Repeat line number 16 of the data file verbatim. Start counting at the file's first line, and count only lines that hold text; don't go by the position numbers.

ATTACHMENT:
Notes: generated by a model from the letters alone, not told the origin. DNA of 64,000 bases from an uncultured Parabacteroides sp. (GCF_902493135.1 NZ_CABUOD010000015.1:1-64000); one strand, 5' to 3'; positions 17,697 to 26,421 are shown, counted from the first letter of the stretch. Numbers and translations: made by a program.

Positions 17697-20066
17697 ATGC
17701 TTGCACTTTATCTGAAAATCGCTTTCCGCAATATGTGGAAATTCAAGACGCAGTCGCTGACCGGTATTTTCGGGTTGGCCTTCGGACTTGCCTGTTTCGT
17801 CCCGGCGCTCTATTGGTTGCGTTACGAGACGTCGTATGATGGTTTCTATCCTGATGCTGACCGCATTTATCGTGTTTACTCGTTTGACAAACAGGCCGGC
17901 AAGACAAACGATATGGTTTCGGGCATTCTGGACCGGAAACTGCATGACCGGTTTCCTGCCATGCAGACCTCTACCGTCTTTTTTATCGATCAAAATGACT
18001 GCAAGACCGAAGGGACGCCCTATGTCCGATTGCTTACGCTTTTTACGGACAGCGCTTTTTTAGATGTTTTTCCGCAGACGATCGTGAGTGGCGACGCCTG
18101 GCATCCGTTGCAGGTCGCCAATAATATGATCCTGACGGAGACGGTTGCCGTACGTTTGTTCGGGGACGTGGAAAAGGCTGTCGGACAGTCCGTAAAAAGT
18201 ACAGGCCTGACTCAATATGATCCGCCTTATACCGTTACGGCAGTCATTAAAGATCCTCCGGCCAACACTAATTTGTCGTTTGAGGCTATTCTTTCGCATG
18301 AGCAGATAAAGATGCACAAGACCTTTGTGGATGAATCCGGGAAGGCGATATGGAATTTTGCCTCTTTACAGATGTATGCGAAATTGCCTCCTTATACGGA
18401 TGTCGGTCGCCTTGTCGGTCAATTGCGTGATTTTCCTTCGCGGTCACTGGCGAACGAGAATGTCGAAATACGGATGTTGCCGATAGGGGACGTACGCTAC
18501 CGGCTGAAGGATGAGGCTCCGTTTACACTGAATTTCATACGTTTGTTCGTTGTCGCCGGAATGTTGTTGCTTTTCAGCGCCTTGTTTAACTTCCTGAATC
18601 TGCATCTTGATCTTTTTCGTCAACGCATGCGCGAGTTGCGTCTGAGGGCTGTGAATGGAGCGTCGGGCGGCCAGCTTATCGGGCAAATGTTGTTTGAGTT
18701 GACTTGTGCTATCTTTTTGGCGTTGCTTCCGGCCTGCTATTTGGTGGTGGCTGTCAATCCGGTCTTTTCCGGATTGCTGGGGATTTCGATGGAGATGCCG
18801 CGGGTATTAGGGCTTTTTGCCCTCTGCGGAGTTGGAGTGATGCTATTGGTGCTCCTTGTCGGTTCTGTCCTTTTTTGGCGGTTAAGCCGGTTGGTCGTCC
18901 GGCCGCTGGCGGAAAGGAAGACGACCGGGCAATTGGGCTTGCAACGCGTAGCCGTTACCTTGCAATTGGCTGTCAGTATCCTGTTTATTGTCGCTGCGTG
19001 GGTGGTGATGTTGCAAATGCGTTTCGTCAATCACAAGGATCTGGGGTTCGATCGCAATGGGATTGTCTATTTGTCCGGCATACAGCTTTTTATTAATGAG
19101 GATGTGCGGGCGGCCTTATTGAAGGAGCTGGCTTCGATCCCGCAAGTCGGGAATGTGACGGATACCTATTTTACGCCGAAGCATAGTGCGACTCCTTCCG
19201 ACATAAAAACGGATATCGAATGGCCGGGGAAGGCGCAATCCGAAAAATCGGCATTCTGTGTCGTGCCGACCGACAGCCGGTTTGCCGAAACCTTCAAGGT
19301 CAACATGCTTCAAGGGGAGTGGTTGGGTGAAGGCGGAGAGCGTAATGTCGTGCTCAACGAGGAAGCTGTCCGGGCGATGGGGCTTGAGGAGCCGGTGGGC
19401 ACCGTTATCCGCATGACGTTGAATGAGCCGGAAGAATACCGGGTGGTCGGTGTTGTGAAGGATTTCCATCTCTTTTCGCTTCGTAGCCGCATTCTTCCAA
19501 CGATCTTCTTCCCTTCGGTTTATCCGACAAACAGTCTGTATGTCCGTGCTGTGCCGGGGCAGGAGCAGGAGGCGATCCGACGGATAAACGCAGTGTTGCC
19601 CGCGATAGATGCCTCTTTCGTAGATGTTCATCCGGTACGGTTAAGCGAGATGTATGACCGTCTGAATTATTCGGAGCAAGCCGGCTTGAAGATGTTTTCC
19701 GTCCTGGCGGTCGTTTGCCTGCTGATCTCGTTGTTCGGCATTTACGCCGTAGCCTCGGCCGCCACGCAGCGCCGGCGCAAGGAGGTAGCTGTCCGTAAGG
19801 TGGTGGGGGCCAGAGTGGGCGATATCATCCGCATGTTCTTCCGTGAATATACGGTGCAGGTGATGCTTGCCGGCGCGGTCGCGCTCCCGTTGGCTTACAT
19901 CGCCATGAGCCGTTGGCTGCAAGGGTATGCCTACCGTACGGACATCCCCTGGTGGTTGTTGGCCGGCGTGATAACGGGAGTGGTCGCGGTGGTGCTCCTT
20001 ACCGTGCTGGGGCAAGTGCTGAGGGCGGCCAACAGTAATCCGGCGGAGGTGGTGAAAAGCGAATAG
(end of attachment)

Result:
18901 GGCCGCTGGCGGAAAGGAAGACGACCGGGCAATTGGGCTTGCAACGCGTAGCCGTTACCTTGCAATTGGCTGTCAGTATCCTGTTTATTGTCGCTGCGTG